So the other side of the equation, if you will, is what we term X teams, externally active teams. What differentiates high-performing teams from low performing teams, whether they’re hardware teams, software teams, top management teams, manufacturing teams, service teams. Is the ability to not just be good at interacting within their borders, but to be able to reach out, to understand the larger organization, the larger ecosystem, what are new trends?
How do I get my fingers on the pulse of new technologies in a, in an exponentially changing world, as we have seen. For the past 10 years and, and even more amplified with COVID is the B is the need to adapt. And if you aren’t monitoring the external environment, if you aren’t learning from that external environment, if you aren’t creating, um, allies and dealing with your adversaries, if you aren’t reaching out to really coordinate, then you are not as effective.
You are when you do engage in those activities. So anyway, that was, that was a whole long time of really having a great time working with teams, studying teams, watching them pretending I was a member of a communications team, uh, lots of, lots of fun things. Um, and then post that, um, I actually kind of diverge, um, into thinking, well, what about the individual?
Um, how do we help individuals to be able to develop so that they can become members of those kinds of teams so that they can deal with the uncertainty, uncertainty, and ambiguity. So that story. The creation of the course that you took, uh, which is how do you understand and develop your own unique way of leading, which we call your leadership signature.
Um, and, um, Again, lots and lots of talking to people about how they developed looking at it, the theory. So I engage in a lot of sense-making, which is one of the core attributes or capabilities that we look at in the leadership model. And I think, um, part of the power of that model is the idea of sense-making.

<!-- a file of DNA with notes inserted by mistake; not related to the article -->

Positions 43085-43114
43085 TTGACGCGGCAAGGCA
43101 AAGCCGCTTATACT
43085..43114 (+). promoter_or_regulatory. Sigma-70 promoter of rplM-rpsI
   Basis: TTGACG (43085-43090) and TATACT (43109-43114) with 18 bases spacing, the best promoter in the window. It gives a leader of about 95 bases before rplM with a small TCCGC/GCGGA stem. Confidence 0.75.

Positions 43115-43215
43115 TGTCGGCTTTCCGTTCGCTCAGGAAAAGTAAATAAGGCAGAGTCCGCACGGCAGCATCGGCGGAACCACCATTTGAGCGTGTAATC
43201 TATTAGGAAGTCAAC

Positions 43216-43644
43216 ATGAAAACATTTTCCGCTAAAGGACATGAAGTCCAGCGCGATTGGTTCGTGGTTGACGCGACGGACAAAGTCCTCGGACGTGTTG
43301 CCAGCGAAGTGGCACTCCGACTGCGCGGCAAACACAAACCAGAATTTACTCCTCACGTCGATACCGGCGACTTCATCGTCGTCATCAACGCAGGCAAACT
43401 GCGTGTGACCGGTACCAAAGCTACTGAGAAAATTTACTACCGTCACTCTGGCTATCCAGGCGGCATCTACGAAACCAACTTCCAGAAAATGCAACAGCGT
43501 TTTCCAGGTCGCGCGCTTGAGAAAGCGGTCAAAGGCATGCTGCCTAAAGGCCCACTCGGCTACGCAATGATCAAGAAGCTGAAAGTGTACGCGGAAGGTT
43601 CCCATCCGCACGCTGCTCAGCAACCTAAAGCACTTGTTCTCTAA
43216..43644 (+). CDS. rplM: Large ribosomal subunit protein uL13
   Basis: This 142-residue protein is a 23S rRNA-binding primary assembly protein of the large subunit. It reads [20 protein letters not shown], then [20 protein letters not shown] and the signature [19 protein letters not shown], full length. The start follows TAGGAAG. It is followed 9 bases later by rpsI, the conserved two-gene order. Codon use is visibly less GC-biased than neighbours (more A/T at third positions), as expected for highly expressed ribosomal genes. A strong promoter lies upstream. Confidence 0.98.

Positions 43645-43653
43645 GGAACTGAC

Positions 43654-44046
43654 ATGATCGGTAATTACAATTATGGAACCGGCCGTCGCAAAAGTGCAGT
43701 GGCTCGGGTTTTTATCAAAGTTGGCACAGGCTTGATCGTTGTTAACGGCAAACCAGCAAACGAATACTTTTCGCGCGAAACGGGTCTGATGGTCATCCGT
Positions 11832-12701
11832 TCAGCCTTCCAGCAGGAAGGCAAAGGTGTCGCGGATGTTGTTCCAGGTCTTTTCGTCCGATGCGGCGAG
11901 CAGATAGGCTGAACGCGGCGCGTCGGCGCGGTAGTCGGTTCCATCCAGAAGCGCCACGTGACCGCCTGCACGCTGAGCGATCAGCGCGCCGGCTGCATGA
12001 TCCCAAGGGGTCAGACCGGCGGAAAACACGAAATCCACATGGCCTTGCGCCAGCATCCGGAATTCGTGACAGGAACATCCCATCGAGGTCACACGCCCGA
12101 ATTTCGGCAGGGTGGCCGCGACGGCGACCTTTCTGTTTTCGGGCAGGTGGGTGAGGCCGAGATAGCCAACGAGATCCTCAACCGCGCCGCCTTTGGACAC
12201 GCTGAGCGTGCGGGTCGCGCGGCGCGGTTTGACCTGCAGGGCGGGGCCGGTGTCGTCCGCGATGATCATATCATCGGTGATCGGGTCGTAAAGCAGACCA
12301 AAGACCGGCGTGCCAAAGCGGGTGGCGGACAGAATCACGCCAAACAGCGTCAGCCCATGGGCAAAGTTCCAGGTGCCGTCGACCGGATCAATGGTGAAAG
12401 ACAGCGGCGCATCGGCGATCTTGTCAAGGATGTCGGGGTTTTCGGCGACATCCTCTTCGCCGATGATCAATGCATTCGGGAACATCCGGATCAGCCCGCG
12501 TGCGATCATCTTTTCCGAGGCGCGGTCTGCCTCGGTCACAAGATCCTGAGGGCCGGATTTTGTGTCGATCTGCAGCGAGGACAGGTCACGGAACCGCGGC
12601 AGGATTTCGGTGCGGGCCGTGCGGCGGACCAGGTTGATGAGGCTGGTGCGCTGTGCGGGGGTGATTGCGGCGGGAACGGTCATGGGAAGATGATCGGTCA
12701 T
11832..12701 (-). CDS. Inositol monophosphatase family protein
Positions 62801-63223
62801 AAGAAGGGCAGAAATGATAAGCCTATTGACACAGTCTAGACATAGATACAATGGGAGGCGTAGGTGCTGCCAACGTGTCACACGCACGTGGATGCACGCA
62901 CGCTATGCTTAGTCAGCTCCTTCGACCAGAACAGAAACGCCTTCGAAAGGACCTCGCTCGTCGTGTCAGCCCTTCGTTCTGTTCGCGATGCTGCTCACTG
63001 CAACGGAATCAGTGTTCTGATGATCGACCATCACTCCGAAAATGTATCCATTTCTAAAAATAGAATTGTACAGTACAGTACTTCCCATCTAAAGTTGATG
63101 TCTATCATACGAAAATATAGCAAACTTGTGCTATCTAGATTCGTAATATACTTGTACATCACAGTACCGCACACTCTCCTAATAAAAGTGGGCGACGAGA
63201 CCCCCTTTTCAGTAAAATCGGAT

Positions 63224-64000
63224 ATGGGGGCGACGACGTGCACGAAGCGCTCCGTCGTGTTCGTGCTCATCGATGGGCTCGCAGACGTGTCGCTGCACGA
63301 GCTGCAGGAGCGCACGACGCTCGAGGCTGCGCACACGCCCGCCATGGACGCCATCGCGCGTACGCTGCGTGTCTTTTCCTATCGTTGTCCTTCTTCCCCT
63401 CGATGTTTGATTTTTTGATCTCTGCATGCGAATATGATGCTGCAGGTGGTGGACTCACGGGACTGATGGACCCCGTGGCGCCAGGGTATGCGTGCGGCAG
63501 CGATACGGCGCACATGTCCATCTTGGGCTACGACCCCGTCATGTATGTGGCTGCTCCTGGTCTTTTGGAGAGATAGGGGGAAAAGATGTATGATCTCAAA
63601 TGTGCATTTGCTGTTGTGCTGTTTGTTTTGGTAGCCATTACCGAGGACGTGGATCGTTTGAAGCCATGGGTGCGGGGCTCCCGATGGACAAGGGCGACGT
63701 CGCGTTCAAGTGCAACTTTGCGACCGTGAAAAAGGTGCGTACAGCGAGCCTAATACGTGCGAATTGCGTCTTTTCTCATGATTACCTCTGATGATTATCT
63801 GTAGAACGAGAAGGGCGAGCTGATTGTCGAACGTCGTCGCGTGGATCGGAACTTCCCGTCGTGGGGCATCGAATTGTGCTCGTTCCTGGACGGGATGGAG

Leadership models don’t include it. And yet this ability to really dig deeply into the problem that you’re trying to solve, really try to understand your context, make sense of the context in which you are operating is, is critical. And I use that skill to really, um, pull together. This framework, um, that brought me right back to my psychology roots.
So I was a psychology major after throwing away the natural sciences, I became a psychology major. And, um, so that brought me back into, into those roots, which I’ve enjoyed. Um, I’ve enjoyed helping others to be able to. So on their journey as it were, I hate that word journey, but I use it, um, to develop, um, more fruitfully, uh, using the constructs and concepts that I’ve developed and that I borrowed from a lot of other people.
And the other side of the equation is. Working with teams and individuals and seeing the progress that they were all making. And yet they would go back into toxic environments or organizations that were so bureaucratic that they couldn’t use their new found skills and they become, they became frustrated.
Uh, and so that started a whole other kind of research, um, story, as it were to say, uh, What constitutes a nimble organization as opposed to a bureaucratic one and not only nimble and its ability to adapt, but also having a culture that was not toxic, that kind of embraced freedom and, and people’s ability to be full-fledged members.
Uh, of those organizations. Uh, and so that work with, um, Elaine Backman and. Isaacs by the way that X team was done with Henrik, Brisbane and David Caldwell to give credit where credit was due. Um, so Kate, Elaine and I did did a, oh, I don’t know, many years multi-year study to look at what constitutes nimble.
And so that’s been some of my more recent writing as well. And an HBR article 2019. So that’s a little bit, um, not so much my personal journey, but my personal research journey as it were. And oh, by the way, along the way, I had four kids. Um, so I, um, I have four great children who are grown up now and in launch mode.
And that was also just a. Lovely lovely part of my life. I, um, I never held a child before I had one, so I was woefully unprepared. Uh, but nonetheless, um, I, I just found the kids a joyful experience, watching them grow and develop and feeling like I had some, um, albeit small role to play in, in helping them navigate.
The complex world that we live in. So, um, so that’s my story.
Naji Gehchan: Thank you. Thank you for sharing that. The powerful story, and you summarized in some minutes, huge amount of research that actually helps businesses help us as leader to be better organizations and better leaders. I will go back to a couple of things you shared.
So first. Um, if, if we want to talk about X teams, I love how you frame it. What’s the difference between a high-performing team and our performing team and this internal and external lens. What would be for a leader leading this team? What would be the top one or two capabilities that you think the leader needs to have for them to foster this type of environment for the team?